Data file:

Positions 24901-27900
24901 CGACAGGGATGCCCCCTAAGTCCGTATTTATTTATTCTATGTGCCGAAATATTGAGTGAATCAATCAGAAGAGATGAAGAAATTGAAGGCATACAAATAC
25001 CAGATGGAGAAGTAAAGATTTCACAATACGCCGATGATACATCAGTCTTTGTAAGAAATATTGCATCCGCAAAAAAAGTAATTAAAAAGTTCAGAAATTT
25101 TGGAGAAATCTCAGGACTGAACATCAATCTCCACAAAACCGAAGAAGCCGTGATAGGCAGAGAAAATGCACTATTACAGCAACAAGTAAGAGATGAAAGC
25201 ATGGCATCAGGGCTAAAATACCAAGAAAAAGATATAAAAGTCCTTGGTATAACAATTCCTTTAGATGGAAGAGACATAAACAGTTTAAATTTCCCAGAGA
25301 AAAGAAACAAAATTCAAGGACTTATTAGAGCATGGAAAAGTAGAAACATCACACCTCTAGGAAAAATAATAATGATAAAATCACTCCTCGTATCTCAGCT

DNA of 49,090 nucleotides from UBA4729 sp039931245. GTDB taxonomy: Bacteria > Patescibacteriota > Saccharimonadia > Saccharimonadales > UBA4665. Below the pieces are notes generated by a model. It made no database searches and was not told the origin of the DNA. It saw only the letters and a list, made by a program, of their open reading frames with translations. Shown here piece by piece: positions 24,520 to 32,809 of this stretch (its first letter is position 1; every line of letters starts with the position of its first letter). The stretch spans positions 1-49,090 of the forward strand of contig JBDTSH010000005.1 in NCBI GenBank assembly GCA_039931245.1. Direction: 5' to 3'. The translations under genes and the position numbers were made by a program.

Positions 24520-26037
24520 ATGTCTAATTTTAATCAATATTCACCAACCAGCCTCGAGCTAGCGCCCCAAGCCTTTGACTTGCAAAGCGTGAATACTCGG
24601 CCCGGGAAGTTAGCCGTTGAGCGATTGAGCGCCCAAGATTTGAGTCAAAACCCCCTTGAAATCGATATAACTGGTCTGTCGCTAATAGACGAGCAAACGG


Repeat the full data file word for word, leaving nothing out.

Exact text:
Positions 24901-27900
24901 CGACAGGGATGCCCCCTAAGTCCGTATTTATTTATTCTATGTGCCGAAATATTGAGTGAATCAATCAGAAGAGATGAAGAAATTGAAGGCATACAAATAC
25001 CAGATGGAGAAGTAAAGATTTCACAATACGCCGATGATACATCAGTCTTTGTAAGAAATATTGCATCCGCAAAAAAAGTAATTAAAAAGTTCAGAAATTT
25101 TGGAGAAATCTCAGGACTGAACATCAATCTCCACAAAACCGAAGAAGCCGTGATAGGCAGAGAAAATGCACTATTACAGCAACAAGTAAGAGATGAAAGC
25201 ATGGCATCAGGGCTAAAATACCAAGAAAAAGATATAAAAGTCCTTGGTATAACAATTCCTTTAGATGGAAGAGACATAAACAGTTTAAATTTCCCAGAGA
25301 AAAGAAACAAAATTCAAGGACTTATTAGAGCATGGAAAAGTAGAAACATCACACCTCTAGGAAAAATAATAATGATAAAATCACTCCTCGTATCTCAGCT

DNA of 49,090 nucleotides from UBA4729 sp039931245. GTDB taxonomy: Bacteria > Patescibacteriota > Saccharimonadia > Saccharimonadales > UBA4665. Below the pieces are notes generated by a model. It made no database searches and was not told the origin of the DNA. It saw only the letters and a list, made by a program, of their open reading frames with translations. Shown here piece by piece: positions 24,520 to 32,809 of this stretch (its first letter is position 1; every line of letters starts with the position of its first letter). The stretch spans positions 1-49,090 of the forward strand of contig JBDTSH010000005.1 in NCBI GenBank assembly GCA_039931245.1. Direction: 5' to 3'. The translations under genes and the position numbers were made by a program.

Positions 24520-26037
24520 ATGTCTAATTTTAATCAATATTCACCAACCAGCCTCGAGCTAGCGCCCCAAGCCTTTGACTTGCAAAGCGTGAATACTCGG
24601 CCCGGGAAGTTAGCCGTTGAGCGATTGAGCGCCCAAGATTTGAGTCAAAACCCCCTTGAAATCGATATAACTGGTCTGTCGCTAATAGACGAGCAAACGG